Changes over 46 years in plant community structure in a cleared brigalow (Acacia harpophylla) forest

Robert W. Johnson, William J. McDonald, Roderick J. Fensham, Clive A. McAlpine, Michael J. Lawes

    Research output: Contribution to journalArticleResearchpeer-review

    Abstract

    Plant succession theory underpins the development of strategies for the conservation and regeneration of native communities. Current theory has been based largely on space-for-time rather than long-term monitoring data, which have known limitations. There is general consensus that more site-specific studies are needed to corroborate existing hypotheses. The target vegetation is a brigalow (Acacia harpophylla, Mimosaceae) forest in one of Australia's most endangered ecosystems, which was cleared and burnt in 1963. Forty quadrats were placed systematically within each of six 20 m × 20 m permanent plots. Presence, density and per cent canopy cover data were recorded for each species at 18 times over 46 years. Brigalow dominated the original vegetation, assumed dominance soon after clearing through massive root suckering and remained dominant throughout the study. It achieved maximum density within two years when severe intraspecific competition led to self-thinning. After approximately 30 years, vacant niches appeared. Woody understorey species were slow to recolonise. Species richness and other diversity indices increased rapidly to a maximum after 2–4 years, declined until the 30th year when they again increased. This was the pattern of the species-rich herbaceous layer; woody species showed a steady monotonic increase. The ‘hump-shaped’ relationship between cover (biomass) and species richness was confirmed. This example fits the inhibition model for which few examples have been described. While the long-term successional pattern is slightly confounded by climatic variability preceding sample surveys, this space-for-time study not only supports a bimodal pattern of diversity over time but also indicates that the relative species richness of the herbaceous and woody layers may explain the extreme variability reported in the literature.

    Original languageEnglish
    Pages (from-to)644-656
    Number of pages13
    JournalAustral Ecology
    Volume41
    Issue number6
    DOIs
    Publication statusPublished - 1 Sep 2016

    Fingerprint

    Acacia harpophylla
    plant community
    plant communities
    community structure
    species diversity
    species richness
    suckering
    development theory
    vegetation
    ecological succession
    intraspecific competition
    self thinning
    thinning (plants)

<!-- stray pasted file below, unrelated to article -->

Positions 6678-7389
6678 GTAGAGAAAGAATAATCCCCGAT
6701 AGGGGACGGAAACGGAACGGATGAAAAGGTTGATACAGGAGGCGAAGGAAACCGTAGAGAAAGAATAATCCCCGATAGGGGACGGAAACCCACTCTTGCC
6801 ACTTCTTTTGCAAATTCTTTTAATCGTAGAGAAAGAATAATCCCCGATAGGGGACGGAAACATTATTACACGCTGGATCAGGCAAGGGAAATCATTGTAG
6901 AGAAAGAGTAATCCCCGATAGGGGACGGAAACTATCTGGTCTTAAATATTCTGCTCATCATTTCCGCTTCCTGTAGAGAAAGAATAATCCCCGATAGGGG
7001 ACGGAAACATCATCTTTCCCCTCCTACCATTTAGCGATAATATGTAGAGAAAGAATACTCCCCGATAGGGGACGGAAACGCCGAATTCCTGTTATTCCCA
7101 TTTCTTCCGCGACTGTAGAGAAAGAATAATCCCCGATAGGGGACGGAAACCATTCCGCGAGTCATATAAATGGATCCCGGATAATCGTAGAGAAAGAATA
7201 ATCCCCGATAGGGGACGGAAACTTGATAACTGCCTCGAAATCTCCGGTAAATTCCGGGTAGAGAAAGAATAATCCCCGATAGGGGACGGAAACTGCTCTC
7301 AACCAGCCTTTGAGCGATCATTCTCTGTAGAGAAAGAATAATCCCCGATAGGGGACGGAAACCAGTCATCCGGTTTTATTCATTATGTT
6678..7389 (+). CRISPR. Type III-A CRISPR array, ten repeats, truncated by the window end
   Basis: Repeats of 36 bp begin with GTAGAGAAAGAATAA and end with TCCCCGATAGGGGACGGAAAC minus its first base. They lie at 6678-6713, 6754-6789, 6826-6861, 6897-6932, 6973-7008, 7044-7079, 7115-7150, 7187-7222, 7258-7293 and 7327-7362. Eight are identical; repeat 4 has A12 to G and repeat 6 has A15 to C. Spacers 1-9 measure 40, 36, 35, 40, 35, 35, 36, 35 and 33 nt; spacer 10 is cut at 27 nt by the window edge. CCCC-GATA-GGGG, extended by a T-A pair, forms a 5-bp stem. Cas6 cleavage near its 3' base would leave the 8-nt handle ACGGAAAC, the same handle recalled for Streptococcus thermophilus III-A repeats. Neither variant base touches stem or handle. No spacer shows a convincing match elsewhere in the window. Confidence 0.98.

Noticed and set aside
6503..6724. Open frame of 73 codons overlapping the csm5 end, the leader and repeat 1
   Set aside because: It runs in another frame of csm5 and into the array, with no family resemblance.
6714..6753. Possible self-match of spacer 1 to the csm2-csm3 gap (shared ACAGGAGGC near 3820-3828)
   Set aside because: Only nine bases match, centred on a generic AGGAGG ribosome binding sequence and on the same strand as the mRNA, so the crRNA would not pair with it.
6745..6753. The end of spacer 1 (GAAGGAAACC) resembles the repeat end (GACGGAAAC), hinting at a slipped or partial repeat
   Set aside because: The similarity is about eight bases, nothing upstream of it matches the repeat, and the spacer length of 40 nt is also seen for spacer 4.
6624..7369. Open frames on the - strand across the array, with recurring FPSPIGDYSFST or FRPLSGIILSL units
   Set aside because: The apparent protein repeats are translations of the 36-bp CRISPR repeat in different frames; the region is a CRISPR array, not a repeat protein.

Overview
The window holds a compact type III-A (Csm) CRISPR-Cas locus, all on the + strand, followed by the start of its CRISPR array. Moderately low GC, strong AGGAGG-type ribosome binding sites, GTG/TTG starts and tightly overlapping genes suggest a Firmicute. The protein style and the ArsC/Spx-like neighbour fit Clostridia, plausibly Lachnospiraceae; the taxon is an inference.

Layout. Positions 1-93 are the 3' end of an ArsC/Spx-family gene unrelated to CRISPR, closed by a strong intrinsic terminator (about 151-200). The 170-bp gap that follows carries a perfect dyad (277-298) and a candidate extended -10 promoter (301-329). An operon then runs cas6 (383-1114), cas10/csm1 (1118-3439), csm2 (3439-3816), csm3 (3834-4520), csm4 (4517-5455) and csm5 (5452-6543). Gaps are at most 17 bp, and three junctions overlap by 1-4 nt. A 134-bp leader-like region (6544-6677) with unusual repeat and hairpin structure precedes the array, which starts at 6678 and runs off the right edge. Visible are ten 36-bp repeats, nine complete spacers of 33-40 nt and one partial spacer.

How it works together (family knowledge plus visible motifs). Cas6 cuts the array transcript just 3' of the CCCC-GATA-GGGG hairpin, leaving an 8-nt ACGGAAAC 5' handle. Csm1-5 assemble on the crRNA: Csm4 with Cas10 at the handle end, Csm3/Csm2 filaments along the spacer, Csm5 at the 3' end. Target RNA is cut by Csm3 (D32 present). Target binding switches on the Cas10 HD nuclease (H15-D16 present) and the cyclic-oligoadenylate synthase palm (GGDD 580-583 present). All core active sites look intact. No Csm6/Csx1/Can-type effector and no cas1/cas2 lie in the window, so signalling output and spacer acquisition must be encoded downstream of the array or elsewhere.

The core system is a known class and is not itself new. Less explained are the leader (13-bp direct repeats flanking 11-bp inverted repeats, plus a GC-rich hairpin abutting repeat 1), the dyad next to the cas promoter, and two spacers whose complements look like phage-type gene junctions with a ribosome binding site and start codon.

Fabaceae
    understory
    niches
    diversity index
    canopy
    niche
    regeneration

    Cite this

    Johnson, R. W., McDonald, W. J., Fensham, R. J., McAlpine, C. A., & Lawes, M. J. (2016). Changes over 46 years in plant community structure in a cleared brigalow (Acacia harpophylla) forest. Austral Ecology, 41(6), 644-656. https://doi.org/10.1111/aec.12354
    Johnson, Robert W. ; McDonald, William J. ; Fensham, Roderick J. ; McAlpine, Clive A. ; Lawes, Michael J. / Changes over 46 years in plant community structure in a cleared brigalow (Acacia harpophylla) forest. In: Austral Ecology. 2016 ; Vol. 41, No. 6. pp. 644-656.
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    abstract = "Plant succession theory underpins the development of strategies for the conservation and regeneration of native communities. Current theory has been based largely on space-for-time rather than long-term monitoring data, which have known limitations. There is general consensus that more site-specific studies are needed to corroborate existing hypotheses. The target vegetation is a brigalow (Acacia harpophylla, Mimosaceae) forest in one of Australia's most endangered ecosystems, which was cleared and burnt in 1963. Forty quadrats were placed systematically within each of six 20 m × 20 m permanent plots. Presence, density and per cent canopy cover data were recorded for each species at 18 times over 46 years. Brigalow dominated the original vegetation, assumed dominance soon after clearing through massive root suckering and remained dominant throughout the study. It achieved maximum density within two years when severe intraspecific competition led to self-thinning. After approximately 30 years, vacant niches appeared. Woody understorey species were slow to recolonise. Species richness and other diversity indices increased rapidly to a maximum after 2–4 years, declined until the 30th year when they again increased. This was the pattern of the species-rich herbaceous layer; woody species showed a steady monotonic increase. The ‘hump-shaped’ relationship between cover (biomass) and species richness was confirmed. This example fits the inhibition model for which few examples have been described. While the long-term successional pattern is slightly confounded by climatic variability preceding sample surveys, this space-for-time study not only supports a bimodal pattern of diversity over time but also indicates that the relative species richness of the herbaceous and woody layers may explain the extreme variability reported in the literature.",
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    Johnson, RW, McDonald, WJ, Fensham, RJ, McAlpine, CA & Lawes, MJ 2016, 'Changes over 46 years in plant community structure in a cleared brigalow (Acacia harpophylla) forest', Austral Ecology, vol. 41, no. 6, pp. 644-656. https://doi.org/10.1111/aec.12354

    Changes over 46 years in plant community structure in a cleared brigalow (Acacia harpophylla) forest. / Johnson, Robert W.; McDonald, William J.; Fensham, Roderick J.; McAlpine, Clive A.; Lawes, Michael J.

    In: Austral Ecology, Vol. 41, No. 6, 01.09.2016, p. 644-656.

    Research output: Contribution to journalArticleResearchpeer-review

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